Ransomware restricts access to remote devices, and the owners demand a ransom to remove the restriction. This typically occurs when IT personnel relax, allowing attackers to strike. Malware can cause significant damage to company data but is not always associated with the ransom. When company systems are remotely connected to allow remote workers access, the IT department is unable to closely monitor the system for attacks.

This is what occurred in the United States on July 4, Independence Day. REvil, a cybercrime organization, anticipated that IT personnel would be unavailable on this day. They took advantage of the situation and hacked over 1000 companies in the United States. The attacked companies experienced significant downtime, which had a significant impact on their revenue.

GDPR and Remote Working

Employers have less control and visibility over their employees' data security when they work remotely. GDPR requires businesses to protect personal information and reduce the security risk of data breaches through various security measures, but dealing with it for remote employees is difficult. A solid remote work policy that outlines the corporate access control policy ensures GDPR compliance, reduces risk, and protects data. It should specify which employees have access to corporate servers, what data they can access, and how they can use it in the course of their daily duties.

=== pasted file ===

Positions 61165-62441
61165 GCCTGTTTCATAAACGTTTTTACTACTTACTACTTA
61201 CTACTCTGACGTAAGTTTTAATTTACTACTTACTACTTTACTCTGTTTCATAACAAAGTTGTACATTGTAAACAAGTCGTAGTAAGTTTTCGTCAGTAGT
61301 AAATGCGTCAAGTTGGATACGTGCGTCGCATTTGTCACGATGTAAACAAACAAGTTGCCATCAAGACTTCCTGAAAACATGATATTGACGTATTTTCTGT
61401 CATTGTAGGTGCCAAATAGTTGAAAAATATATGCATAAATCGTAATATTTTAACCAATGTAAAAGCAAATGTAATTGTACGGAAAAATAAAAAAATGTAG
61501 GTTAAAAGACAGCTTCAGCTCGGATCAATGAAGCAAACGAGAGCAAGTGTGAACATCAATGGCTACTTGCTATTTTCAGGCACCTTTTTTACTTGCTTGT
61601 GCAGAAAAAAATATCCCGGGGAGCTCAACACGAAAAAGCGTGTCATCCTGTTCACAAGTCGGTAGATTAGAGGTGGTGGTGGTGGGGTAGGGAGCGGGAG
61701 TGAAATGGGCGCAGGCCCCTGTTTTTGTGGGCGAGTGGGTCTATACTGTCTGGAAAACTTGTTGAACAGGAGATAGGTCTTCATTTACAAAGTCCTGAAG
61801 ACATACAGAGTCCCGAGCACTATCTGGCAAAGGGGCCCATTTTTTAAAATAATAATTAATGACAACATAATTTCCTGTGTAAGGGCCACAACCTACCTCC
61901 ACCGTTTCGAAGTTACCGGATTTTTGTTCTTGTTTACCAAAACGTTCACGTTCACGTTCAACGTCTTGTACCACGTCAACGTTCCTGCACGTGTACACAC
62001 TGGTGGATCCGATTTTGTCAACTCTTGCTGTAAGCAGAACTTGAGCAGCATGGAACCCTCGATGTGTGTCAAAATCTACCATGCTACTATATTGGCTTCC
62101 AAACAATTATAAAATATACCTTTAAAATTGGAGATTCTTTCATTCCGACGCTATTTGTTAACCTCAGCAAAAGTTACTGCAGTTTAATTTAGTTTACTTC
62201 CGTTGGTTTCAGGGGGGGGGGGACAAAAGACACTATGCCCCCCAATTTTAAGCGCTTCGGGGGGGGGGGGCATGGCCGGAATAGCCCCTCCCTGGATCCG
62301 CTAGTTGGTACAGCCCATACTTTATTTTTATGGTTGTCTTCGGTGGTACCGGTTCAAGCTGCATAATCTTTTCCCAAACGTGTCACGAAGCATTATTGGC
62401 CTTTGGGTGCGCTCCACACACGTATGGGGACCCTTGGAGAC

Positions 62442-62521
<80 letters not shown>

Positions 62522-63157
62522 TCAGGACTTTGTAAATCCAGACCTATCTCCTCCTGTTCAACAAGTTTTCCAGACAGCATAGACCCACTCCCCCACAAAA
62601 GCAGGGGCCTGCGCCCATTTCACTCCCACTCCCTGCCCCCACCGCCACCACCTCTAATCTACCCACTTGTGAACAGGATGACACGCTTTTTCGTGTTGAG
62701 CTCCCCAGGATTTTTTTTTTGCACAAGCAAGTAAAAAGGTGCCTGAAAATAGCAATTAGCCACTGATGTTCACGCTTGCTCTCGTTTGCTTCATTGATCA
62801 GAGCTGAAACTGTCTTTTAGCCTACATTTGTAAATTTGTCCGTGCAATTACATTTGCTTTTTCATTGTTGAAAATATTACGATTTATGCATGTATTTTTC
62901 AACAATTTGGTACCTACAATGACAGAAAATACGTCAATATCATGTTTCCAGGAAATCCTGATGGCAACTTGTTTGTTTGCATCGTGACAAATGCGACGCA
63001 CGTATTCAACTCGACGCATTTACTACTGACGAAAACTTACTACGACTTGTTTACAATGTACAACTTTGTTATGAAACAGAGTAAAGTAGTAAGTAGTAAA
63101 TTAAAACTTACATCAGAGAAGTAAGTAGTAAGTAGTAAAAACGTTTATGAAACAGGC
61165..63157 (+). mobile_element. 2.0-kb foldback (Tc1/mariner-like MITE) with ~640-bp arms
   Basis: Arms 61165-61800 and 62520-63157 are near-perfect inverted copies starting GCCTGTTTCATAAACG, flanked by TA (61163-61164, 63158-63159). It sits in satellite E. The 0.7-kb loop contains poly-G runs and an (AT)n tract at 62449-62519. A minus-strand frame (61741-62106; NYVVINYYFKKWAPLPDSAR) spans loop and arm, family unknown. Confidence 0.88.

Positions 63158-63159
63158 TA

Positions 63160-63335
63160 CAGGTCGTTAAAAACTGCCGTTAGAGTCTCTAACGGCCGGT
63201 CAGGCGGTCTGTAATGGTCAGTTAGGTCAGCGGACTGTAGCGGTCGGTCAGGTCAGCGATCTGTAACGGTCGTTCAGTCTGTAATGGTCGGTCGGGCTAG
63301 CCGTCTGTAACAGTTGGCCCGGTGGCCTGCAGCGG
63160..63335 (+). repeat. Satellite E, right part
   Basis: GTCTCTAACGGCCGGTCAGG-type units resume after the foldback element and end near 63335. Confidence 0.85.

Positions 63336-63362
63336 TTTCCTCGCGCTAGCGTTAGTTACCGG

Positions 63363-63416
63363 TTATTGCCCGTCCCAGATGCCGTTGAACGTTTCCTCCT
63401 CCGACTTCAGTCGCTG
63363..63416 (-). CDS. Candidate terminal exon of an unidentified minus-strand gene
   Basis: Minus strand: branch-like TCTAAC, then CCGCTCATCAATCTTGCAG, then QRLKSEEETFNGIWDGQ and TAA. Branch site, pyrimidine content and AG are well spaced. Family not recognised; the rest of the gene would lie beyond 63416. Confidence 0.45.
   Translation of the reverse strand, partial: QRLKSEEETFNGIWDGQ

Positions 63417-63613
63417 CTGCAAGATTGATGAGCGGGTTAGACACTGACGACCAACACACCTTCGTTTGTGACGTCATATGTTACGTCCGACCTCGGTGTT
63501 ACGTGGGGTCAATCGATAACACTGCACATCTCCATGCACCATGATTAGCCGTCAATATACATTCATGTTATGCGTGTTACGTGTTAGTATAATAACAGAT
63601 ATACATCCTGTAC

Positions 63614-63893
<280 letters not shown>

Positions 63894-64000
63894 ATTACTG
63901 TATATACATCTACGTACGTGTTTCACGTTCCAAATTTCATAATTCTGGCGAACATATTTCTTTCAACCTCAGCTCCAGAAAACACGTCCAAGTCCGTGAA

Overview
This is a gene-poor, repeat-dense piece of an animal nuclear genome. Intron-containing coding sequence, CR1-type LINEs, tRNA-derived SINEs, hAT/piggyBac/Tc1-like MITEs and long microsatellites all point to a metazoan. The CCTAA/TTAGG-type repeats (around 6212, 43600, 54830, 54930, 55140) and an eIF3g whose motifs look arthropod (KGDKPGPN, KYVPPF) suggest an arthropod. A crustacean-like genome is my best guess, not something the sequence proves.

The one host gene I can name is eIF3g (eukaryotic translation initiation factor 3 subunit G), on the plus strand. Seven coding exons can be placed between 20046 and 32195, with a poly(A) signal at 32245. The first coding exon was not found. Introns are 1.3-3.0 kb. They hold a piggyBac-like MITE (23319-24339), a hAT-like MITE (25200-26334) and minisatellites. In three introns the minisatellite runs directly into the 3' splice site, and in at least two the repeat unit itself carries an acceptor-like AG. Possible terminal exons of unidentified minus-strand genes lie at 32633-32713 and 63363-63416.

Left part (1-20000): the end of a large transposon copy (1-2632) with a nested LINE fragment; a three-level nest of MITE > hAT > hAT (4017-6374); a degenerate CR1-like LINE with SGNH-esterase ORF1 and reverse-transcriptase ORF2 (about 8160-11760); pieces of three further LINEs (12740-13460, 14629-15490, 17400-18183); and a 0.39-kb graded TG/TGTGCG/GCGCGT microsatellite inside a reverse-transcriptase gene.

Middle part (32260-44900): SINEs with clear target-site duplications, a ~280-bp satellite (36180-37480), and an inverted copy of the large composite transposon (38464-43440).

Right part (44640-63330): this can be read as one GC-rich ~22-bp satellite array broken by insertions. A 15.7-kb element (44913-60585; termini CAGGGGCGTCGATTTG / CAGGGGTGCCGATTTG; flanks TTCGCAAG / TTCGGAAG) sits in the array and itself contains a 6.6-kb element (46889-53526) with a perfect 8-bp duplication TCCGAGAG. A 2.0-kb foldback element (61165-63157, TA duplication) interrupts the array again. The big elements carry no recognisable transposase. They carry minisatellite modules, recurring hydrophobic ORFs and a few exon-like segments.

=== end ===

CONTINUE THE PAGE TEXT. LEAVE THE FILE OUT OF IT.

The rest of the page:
Physical Security Practices

Even though cybersecurity is our primary focus in remote working, we cannot ignore physical security when it comes to your company's sensitive information. Employees may, for example, be talking on the phone loudly while working in public places, exposing their laptop's screen for the entire crowd inside a café to see, or even leaving their devices unattended.

Companies should teach their employees even the most basic security precautions, even if they appear obvious at first glance. A friendly reminder to them not to expose your company's data will always be beneficial.

Conclusion

You must manage your employees' security risks whether they work in the office, at home, in shared working spaces, or anywhere else. Because of the difficulties in organizing employees while adhering to lockdown restrictions, regulators such as the ICO (Information Commissioner's Office) have been lenient regarding potential data protection violations during the pandemic.

However, now that most countries are returning to normalcy, you mustn't get caught off guard. Many companies provide excellent tools and advice to ensure that you have the knowledge and resources to protect your organization while implementing a hybrid working model.